and then he ended his career at compton college in southern california. c-span: and who is gloria skinner? >> guest: my mother. and so i had somewhat of a stage mother who--she's also very proud of the book, but she encouraged me in not only academics but public speaking and drama and other activities. and... c-span: what did--what was her career? >> guest: she sometimes was a homemaker; a lot of times she worked in child care, in that field, and that's what she did for most of her career. she ran a day-care center, a very successful one, that she started. she's extremely independent, so she started her own business and--and--and that worked well for her. c-span: and you say they were both civil rights activists. >> guest: mm-hmm. c-span: now did they have any problem with you getting close to ronald reagan on all this? >> guest: no, because--i think especially because they see this as a scholarly project, but then i think they would--wouldn't mind what i would do if i was doing it from an informed standpoint. but i think they're pleased with the scholarly nature and that it's not a polemical book.
and we worked really hard in our own writing, in both the introduction and what we wrote in the headnotes, not to goad the reader in one direction or another or try to make the case for reagan. it's not a victory school piece at all. and so i think that they were pleased that it was done as an objective piece of--of work with real documents and evidence. and i think that's the key to why the book is working and it's become a best-seller. c-span: who's ruby skinner? >> guest: she is my sister, and she's finishing up a surgery residency in the bay area right now, and she's going into the field of trauma surgery and moving to university of pennsylvania in a couple of months. c-span: any other siblings? >> guest: just the two of us. that's it. c-span: the--you also say that you had strong support from someplace in new york called hamilton college. >> guest: hamilton--i taught there for a year, and it was a wonderful place. that's actually where this all began. i--by--i'd left ucla as a post-doc and it was my first teaching job, and it's a wonderful liberal arts college in upstate new york. and i started presenting my ideas to students there about
reagan and carrying big archival boxes around and starting some of the research. c-span: you mean they saw the boxes? >> guest: they saw--i couldn't bring the actual boxes but, you know, drafts of things or mainly typed scripts that, you know, were easy to take away and use for--in--in a more public setting. c-span: what's the reaction of the students when they see you working on this? >> guest: i now teach at carnegie mellon university in pittsburgh, and i've had great support from faculty and students. they've been supportive. they like it. they think it's entert--interesting. many don't like reagan. they're very surprised. but i think they appreciate the way in which the project was done, and i think that's important to me. c-span: and then you had support from the olin foundation... >> guest: yes. c-span: ...which, if i read correctly, is a conservative foundation. >> guest: it has that reputation, but it gives lots of money to scholars at harvard, at university of chicago, in all fields, in social science and in law and economics, so it's very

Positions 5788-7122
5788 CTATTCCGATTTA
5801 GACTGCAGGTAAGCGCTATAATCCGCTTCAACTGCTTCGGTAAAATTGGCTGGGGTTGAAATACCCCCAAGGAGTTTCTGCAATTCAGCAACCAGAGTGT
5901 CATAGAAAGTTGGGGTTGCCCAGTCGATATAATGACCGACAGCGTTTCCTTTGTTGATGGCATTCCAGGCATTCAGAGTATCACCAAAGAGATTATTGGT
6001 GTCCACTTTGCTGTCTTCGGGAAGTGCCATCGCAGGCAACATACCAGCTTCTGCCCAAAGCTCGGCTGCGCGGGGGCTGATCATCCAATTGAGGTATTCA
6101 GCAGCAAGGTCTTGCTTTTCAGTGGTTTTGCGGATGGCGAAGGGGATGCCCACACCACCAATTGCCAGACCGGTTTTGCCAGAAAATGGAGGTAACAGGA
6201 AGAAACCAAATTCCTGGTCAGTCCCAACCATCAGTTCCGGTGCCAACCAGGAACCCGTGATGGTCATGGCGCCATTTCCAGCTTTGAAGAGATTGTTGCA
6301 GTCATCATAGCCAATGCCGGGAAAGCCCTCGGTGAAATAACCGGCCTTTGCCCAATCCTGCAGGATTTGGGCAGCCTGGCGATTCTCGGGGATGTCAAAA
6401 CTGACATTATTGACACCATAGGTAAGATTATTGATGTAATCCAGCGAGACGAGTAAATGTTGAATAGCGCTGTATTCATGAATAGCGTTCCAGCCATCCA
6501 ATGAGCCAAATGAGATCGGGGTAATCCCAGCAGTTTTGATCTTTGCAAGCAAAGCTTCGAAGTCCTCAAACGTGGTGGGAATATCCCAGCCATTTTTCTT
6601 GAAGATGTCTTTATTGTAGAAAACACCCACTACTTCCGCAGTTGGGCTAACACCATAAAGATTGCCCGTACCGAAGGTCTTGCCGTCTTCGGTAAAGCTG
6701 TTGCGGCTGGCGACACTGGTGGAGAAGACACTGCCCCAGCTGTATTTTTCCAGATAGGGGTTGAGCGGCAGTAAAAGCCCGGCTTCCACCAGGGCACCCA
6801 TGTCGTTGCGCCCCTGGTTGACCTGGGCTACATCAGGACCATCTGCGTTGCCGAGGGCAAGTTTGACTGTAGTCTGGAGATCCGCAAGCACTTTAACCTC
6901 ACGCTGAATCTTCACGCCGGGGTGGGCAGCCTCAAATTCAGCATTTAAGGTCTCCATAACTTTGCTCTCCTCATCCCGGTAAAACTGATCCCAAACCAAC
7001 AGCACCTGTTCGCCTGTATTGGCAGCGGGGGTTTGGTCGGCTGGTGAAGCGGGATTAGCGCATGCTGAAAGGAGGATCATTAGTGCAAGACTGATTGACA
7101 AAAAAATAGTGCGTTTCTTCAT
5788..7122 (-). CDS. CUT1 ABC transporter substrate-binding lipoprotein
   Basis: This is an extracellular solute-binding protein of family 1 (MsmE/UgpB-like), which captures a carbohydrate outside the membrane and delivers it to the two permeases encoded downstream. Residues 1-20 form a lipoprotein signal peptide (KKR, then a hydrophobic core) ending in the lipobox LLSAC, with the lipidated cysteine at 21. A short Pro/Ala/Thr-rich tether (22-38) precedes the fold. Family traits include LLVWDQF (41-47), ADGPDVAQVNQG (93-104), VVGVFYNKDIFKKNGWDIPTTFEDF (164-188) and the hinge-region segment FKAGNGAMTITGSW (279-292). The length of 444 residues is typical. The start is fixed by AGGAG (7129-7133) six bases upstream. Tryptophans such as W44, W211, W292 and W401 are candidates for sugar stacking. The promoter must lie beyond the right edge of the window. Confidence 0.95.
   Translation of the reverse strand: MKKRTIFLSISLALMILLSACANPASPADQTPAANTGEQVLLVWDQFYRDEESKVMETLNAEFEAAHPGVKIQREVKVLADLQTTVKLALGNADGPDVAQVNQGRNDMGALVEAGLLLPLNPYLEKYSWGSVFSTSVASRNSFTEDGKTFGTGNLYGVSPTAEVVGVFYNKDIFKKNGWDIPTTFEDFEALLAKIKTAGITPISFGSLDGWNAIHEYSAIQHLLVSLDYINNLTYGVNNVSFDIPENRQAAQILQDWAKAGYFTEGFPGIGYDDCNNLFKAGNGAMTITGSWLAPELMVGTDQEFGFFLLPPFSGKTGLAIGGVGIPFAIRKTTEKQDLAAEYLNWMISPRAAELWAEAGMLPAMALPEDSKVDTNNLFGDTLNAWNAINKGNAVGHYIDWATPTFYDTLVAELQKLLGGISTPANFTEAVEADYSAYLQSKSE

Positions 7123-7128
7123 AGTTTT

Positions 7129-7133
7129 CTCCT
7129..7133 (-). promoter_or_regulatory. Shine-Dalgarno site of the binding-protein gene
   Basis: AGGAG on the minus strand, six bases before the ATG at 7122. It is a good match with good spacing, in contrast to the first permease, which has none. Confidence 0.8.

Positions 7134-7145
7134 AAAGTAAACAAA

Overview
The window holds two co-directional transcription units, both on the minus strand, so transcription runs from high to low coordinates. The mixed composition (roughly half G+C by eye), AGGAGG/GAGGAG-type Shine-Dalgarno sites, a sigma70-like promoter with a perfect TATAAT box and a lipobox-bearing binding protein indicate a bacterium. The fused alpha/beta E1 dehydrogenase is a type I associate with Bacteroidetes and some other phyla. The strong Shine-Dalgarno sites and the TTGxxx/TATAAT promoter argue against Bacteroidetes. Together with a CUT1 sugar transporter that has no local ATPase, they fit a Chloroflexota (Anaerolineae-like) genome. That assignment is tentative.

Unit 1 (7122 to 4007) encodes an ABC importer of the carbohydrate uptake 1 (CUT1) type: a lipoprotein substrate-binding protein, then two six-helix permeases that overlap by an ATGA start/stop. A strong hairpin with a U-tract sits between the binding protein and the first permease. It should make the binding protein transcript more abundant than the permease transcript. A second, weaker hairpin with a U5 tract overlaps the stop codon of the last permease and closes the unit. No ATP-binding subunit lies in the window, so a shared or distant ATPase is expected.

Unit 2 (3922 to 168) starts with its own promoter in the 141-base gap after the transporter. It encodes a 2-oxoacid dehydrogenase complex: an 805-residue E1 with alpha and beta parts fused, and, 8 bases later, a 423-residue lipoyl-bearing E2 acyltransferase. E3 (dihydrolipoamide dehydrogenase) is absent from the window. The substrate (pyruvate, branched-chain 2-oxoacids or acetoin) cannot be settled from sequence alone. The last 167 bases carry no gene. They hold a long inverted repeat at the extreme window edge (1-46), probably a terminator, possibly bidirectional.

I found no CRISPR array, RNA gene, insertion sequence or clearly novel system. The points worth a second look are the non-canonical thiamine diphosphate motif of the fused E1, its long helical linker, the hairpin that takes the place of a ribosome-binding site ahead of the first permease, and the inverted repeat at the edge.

much a respected foundation among researchers. c-span: they support you in this? is that... >> guest: they supported my faculty leave to complete this book. c-span: but then on the other side of it's the council on foreign relations. >> guest: and the council on foreign relations, where i am a fellow. and les gelb brought me on there. he's the president of it. and--and the council's been very supportive of--of what i've been doing this past year. and so there was no attempt to try to look balanced; it's just the life that i really am leading. c-span: so at--at what point in this process, from '96 until today, did this thing look like it was really going to take off? >> guest: we... c-span: when'd you get the contract? >> guest: oh, god, it wasn't very long ago. we got the contract in the fall of '90--the--we actually completed the contract in february of 2000 and turned the book in at the--the end of august of 2000, and then it came out a year later. c-span: so you worked on it for about three or four years without anybody saying they're going to buy this. >> guest: right. the hoover institution press was going to publish it if we wanted